Two New Columbus Zines.

Two new zines are out in Columbus - "Black Cloud" and "Candygram." Full blogger disclosure: I am indirectly involved with both. Bret's "The Black Cloud #3" is a community affair that has a pretty classic Brian Deller story, a State of the Neighborhood address from present and future politico Miles Curtiss and contributions from Nick Crane and Meg O'Malley. Ana from Painkiller provides a sweet illustration reproduced below. There is also a reprint of my "When the Students Are Away..." poster.

More on Candygram, buttons, a bad story and something about editions after "the Jump."

                                                       Buy something of Ana's here.

  In Black Cloud #3
, which is supposed to be the Columbus issue, there is a preponderance of getting drunk stories. At least that is how it felt as I finished it. Objectively looking at it, that makes up roughly half of the zine. I don't necessarily dislike that. I don't necessarily like it either. Bret admits as much as far as the number of drunk stories go. It's pretty fitting for a Columbus themed zine I guess, but isn't that a little depressing? You can get "Black Cloud #3" by sending two dollars to The Black Cloud, 369 E. 15th Ave., Columbus, OH 43201 or by going to Wholly Craft or Microcosm.

Eric Sweazy's comic in "Candygram."

Candygram is a contributor-based zine of a different stripe. Its content is widely varied, much like many art/literature journals. In general, it should be one or the other - art or literature. And hopefully narrowed down from there into a specific field of art or literature. But it is so difficult to start something like this and actually garner submissions that immediately going to a haiku-only, koan-only or tweet-only format is next to impossible. So maybe some future winnowing is in order or maybe not. Eva Ball has the best piece here called... 


I am very foolishy wearing your t-shirt.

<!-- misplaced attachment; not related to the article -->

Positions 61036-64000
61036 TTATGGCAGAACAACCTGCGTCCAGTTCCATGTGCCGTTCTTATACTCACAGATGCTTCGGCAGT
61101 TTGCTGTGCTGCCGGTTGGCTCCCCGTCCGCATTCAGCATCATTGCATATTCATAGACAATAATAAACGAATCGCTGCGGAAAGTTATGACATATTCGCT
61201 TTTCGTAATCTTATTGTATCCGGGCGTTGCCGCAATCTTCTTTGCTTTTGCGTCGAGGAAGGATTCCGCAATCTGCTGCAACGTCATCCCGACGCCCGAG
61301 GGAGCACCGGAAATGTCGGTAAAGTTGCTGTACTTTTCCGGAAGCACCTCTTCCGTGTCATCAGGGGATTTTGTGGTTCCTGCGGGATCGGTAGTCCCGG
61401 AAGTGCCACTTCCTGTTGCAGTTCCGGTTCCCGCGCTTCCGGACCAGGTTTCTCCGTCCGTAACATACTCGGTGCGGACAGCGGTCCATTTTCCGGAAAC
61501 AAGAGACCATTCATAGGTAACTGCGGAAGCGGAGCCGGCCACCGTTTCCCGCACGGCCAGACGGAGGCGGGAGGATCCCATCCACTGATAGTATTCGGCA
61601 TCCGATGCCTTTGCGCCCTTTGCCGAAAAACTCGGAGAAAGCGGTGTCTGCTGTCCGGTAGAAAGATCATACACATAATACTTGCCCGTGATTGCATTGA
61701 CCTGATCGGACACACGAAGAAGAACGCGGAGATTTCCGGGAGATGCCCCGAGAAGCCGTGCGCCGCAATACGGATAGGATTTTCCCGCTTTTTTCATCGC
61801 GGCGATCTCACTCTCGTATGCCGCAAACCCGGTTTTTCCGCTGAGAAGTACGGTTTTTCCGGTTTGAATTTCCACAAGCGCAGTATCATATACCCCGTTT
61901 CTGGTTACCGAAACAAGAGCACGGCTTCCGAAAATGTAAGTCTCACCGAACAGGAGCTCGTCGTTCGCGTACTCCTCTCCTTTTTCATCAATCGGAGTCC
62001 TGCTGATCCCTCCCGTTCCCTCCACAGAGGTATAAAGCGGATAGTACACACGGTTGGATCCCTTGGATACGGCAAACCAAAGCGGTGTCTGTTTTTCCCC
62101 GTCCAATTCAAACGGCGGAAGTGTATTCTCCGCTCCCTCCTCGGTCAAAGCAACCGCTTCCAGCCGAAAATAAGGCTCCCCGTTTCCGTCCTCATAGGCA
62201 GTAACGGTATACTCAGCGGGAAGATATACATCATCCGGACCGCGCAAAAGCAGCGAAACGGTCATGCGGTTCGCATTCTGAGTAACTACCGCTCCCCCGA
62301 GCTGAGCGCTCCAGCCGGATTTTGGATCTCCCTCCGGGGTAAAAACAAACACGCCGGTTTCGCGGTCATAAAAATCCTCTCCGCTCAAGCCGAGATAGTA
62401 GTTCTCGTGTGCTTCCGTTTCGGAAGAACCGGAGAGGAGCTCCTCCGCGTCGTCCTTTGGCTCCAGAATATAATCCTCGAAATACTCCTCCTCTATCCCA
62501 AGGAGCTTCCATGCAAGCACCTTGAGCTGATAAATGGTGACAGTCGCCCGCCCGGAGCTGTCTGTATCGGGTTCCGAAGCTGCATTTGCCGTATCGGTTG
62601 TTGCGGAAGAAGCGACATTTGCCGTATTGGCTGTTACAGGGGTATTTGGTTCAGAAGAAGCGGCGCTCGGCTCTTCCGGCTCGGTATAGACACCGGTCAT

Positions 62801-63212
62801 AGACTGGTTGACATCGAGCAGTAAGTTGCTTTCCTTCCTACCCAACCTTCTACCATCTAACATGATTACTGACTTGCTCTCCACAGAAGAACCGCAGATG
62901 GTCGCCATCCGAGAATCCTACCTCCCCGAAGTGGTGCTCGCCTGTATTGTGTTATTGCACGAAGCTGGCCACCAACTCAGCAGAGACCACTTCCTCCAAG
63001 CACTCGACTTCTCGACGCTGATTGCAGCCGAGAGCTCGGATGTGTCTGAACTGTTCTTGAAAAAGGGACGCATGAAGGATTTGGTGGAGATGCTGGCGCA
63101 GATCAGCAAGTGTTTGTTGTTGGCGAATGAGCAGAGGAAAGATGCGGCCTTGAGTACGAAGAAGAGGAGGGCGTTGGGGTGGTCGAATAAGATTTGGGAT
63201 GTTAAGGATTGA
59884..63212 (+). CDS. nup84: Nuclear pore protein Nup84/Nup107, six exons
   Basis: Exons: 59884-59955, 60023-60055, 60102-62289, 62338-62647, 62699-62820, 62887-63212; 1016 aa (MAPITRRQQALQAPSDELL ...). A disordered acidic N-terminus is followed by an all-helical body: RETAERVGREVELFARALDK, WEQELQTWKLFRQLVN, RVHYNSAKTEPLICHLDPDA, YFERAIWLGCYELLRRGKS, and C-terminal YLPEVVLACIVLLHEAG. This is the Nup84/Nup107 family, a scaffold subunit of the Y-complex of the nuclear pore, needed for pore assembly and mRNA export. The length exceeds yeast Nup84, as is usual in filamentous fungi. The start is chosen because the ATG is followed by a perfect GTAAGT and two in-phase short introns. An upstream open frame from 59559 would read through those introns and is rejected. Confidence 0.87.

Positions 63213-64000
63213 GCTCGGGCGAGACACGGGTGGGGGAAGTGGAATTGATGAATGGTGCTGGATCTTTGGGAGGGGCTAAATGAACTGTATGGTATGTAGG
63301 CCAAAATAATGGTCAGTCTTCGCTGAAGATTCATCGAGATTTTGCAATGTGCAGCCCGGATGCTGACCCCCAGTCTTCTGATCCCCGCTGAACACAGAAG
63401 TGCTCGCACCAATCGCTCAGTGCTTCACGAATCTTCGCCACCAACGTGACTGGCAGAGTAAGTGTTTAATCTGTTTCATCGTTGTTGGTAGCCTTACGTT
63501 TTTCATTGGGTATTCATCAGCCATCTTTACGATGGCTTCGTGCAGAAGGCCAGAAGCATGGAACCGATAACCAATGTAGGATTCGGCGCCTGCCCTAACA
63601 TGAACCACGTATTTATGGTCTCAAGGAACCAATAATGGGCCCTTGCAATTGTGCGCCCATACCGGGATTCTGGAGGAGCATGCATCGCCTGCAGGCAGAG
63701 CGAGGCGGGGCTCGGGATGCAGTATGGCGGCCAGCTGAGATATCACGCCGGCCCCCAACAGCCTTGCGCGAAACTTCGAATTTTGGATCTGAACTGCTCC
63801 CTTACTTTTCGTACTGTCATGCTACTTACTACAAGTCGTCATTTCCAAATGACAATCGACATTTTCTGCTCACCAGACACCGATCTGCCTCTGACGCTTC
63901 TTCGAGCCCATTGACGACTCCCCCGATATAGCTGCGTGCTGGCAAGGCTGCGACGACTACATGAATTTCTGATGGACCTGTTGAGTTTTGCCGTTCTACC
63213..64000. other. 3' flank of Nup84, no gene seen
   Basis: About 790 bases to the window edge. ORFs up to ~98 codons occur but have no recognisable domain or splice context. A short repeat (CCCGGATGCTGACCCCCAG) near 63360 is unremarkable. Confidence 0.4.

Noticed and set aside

To make something clear, not that anyone cares, I wrote my article about Candygram without initially knowing the editor, Shannon Byers, or what the journal was. After the article I submitted a piece to the magazine in support of the idea of it being a community generated thing. Anyway, I did not write the article knowing I would eventually be in the zine nor, I hope, did I get published because I wrote the article. After the fact I asked for it to be put under a pseudonym but at the zine-release party (I love zine release parties) it seemed like a lot of people knew I had something in it. So I felt I should make that clear. Here is what I wrote, drunkenly, five minutes before deadline. It is about my neighborhood, "The Pocket."

LAST THING! Both Black Cloud (500) and Candygram (120) are numbered. I'm glad this is becoming a standard practice for zines in Columbus. I think that Weedsteeler and Vile Gash are to blame for its popularity. After I got Weedsteeler's "Complete Dickography" numbered in an edition of 12, I knew I would number things from then on - which I did for both Punk Zine and This is a Comic Book. It's less about adding worth to the object and more about the admission of its highly finite nature, of the lilliputian (lol) circles we run in. It's also a little reminder that while they are printed ephemera and basically without redeeming monetary or cultural worth, you shouldn't exactly be willing to throw it away. For art prints editions are only supposed to run to 125 and the idea of editioning something that is Xeroxed is ridiculous, but there is something worthwhile in doing so. The personal touch on a machine made object or a little high art/low art joke. Whatever it is (what is it?), it's good.

Plus more new Buttons:

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